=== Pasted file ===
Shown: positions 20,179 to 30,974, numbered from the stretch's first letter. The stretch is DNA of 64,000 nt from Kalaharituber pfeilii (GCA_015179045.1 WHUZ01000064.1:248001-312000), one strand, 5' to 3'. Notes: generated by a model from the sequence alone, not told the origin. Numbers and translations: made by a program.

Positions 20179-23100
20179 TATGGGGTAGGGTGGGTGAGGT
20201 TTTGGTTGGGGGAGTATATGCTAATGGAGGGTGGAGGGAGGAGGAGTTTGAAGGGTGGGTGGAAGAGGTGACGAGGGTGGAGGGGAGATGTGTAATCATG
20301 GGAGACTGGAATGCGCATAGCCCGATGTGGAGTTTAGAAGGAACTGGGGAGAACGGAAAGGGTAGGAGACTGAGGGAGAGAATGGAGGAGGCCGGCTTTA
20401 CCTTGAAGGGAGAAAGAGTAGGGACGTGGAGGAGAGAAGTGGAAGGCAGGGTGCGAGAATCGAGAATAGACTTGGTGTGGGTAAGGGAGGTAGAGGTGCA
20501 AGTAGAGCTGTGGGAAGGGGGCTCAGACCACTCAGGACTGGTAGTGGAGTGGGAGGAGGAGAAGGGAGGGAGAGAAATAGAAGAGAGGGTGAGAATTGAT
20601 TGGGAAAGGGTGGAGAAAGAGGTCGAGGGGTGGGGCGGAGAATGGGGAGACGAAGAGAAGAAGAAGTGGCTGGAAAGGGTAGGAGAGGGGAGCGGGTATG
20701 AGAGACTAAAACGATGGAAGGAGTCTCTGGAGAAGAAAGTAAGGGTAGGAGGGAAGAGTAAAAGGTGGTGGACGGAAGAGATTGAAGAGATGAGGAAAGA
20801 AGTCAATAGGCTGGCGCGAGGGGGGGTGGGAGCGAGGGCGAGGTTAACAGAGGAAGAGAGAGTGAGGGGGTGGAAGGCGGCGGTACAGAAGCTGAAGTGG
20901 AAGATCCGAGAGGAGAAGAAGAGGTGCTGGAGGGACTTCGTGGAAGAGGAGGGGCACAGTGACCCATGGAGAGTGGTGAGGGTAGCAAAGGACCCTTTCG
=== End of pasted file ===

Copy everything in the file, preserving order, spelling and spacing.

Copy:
Shown: positions 20,179 to 30,974, numbered from the stretch's first letter. The stretch is DNA of 64,000 nt from Kalaharituber pfeilii (GCA_015179045.1 WHUZ01000064.1:248001-312000), one strand, 5' to 3'. Notes: generated by a model from the sequence alone, not told the origin. Numbers and translations: made by a program.

Positions 20179-23100
20179 TATGGGGTAGGGTGGGTGAGGT
20201 TTTGGTTGGGGGAGTATATGCTAATGGAGGGTGGAGGGAGGAGGAGTTTGAAGGGTGGGTGGAAGAGGTGACGAGGGTGGAGGGGAGATGTGTAATCATG
20301 GGAGACTGGAATGCGCATAGCCCGATGTGGAGTTTAGAAGGAACTGGGGAGAACGGAAAGGGTAGGAGACTGAGGGAGAGAATGGAGGAGGCCGGCTTTA
20401 CCTTGAAGGGAGAAAGAGTAGGGACGTGGAGGAGAGAAGTGGAAGGCAGGGTGCGAGAATCGAGAATAGACTTGGTGTGGGTAAGGGAGGTAGAGGTGCA
20501 AGTAGAGCTGTGGGAAGGGGGCTCAGACCACTCAGGACTGGTAGTGGAGTGGGAGGAGGAGAAGGGAGGGAGAGAAATAGAAGAGAGGGTGAGAATTGAT
20601 TGGGAAAGGGTGGAGAAAGAGGTCGAGGGGTGGGGCGGAGAATGGGGAGACGAAGAGAAGAAGAAGTGGCTGGAAAGGGTAGGAGAGGGGAGCGGGTATG
20701 AGAGACTAAAACGATGGAAGGAGTCTCTGGAGAAGAAAGTAAGGGTAGGAGGGAAGAGTAAAAGGTGGTGGACGGAAGAGATTGAAGAGATGAGGAAAGA
20801 AGTCAATAGGCTGGCGCGAGGGGGGGTGGGAGCGAGGGCGAGGTTAACAGAGGAAGAGAGAGTGAGGGGGTGGAAGGCGGCGGTACAGAAGCTGAAGTGG
20901 AAGATCCGAGAGGAGAAGAAGAGGTGCTGGAGGGACTTCGTGGAAGAGGAGGGGCACAGTGACCCATGGAGAGTGGTGAGGGTAGCAAAGGACCCTTTCG